I flailed about, screaming inarticulately and wriggling on my back on the couch. As I did so, I reflected that my work habits might have to change a bit when I start my job a week from tomorrow. But until then, I could scream and flail all I wanted while freelancing from home.
“Why is programming so hard?” I griped to my sister.
“If it was easy, everyone would do it,” she responded, without looking up from her computer.
Programming is hard. Today was probably one of the few days where I spent almost a full day programming (I spend the rest of my time frolicking in fields, when my foot isn’t broken). I’ve realized recently that, once you get started with a difficult problem, it can be hard to let go. Not of the problem, necessarily, but of the mental state in which you tackle the problem. It’s like a kettle of boiling water – it takes time to cool down.
During this time, I’ve found myself more inclined to snack, less inclined to sit still, and unable to lose focus and just vegetate. As an amateur vegetable, I find this troubling. It reminds me of Don. “Plants…you can cut them and they’ll just keep growing.” Trying to get inside the head of a plant is tough, but he has his reasons, and perhaps I have my own, now. “Maybe it’s because people are too easy,” he said, “so now I think about plants.”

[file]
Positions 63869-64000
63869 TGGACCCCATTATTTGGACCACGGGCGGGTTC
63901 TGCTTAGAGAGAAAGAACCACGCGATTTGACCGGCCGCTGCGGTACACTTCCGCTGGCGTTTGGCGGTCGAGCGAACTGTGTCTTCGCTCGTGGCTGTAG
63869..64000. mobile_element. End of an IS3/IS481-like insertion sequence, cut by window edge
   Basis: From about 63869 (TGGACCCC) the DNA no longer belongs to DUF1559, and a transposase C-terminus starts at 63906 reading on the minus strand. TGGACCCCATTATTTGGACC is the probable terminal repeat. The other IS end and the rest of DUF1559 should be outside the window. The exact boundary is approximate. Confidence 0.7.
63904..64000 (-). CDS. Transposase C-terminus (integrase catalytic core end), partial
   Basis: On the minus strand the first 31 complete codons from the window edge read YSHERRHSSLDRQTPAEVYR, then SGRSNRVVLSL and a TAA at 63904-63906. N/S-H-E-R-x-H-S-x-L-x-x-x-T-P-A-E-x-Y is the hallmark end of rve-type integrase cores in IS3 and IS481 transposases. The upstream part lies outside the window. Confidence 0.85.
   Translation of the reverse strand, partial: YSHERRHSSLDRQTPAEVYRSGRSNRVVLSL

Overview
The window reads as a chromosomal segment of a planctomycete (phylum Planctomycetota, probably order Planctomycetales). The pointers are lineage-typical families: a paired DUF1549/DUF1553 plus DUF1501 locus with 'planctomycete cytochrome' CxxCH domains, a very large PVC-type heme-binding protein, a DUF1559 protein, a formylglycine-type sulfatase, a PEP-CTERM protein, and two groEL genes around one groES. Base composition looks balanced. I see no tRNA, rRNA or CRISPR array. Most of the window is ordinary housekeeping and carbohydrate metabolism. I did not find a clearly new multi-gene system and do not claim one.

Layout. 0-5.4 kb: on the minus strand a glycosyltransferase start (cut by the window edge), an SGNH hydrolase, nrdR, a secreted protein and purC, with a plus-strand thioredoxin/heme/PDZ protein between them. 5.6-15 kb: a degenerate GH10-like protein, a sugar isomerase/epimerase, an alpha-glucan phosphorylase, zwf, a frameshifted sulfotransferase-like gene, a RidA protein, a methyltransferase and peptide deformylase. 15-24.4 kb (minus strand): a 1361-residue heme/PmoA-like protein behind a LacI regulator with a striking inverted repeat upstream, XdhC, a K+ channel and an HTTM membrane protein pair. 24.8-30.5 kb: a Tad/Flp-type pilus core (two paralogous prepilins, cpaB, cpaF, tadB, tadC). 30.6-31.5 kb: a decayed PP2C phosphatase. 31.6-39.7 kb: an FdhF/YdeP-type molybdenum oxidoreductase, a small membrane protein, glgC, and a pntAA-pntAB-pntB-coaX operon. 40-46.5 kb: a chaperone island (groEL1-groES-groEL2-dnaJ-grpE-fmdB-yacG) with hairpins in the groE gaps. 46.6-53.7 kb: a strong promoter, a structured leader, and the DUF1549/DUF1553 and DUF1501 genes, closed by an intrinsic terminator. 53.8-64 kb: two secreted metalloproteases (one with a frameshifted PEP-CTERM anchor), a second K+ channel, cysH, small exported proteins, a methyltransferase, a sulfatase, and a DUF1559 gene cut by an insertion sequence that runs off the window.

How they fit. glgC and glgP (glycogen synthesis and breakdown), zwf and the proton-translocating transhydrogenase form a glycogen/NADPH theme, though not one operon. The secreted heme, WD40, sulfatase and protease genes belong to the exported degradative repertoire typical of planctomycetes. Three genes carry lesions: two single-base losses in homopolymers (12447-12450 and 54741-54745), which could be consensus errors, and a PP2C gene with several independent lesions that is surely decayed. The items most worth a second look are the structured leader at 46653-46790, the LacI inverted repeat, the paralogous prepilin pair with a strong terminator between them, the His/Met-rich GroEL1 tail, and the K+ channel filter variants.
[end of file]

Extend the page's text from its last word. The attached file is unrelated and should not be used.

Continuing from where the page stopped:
In between compulsively checking LinkedIn, Twitter, and emails, I find myself agreeing. I am easy to predict. I am activity and notifications and the buzzing of a cellphone. Leave me a message in a cubby one day, and I will check it for the next seven days. So easy to train.
Plants, on the other hand, live or die by the light. No training will keep them from it. Their only other option is death. Steady, simple, inexorable. A symbol of tranquility, yet the biological engines of the Earth.
Why? How do you continue? I don’t want your reasons. I just want your stillness.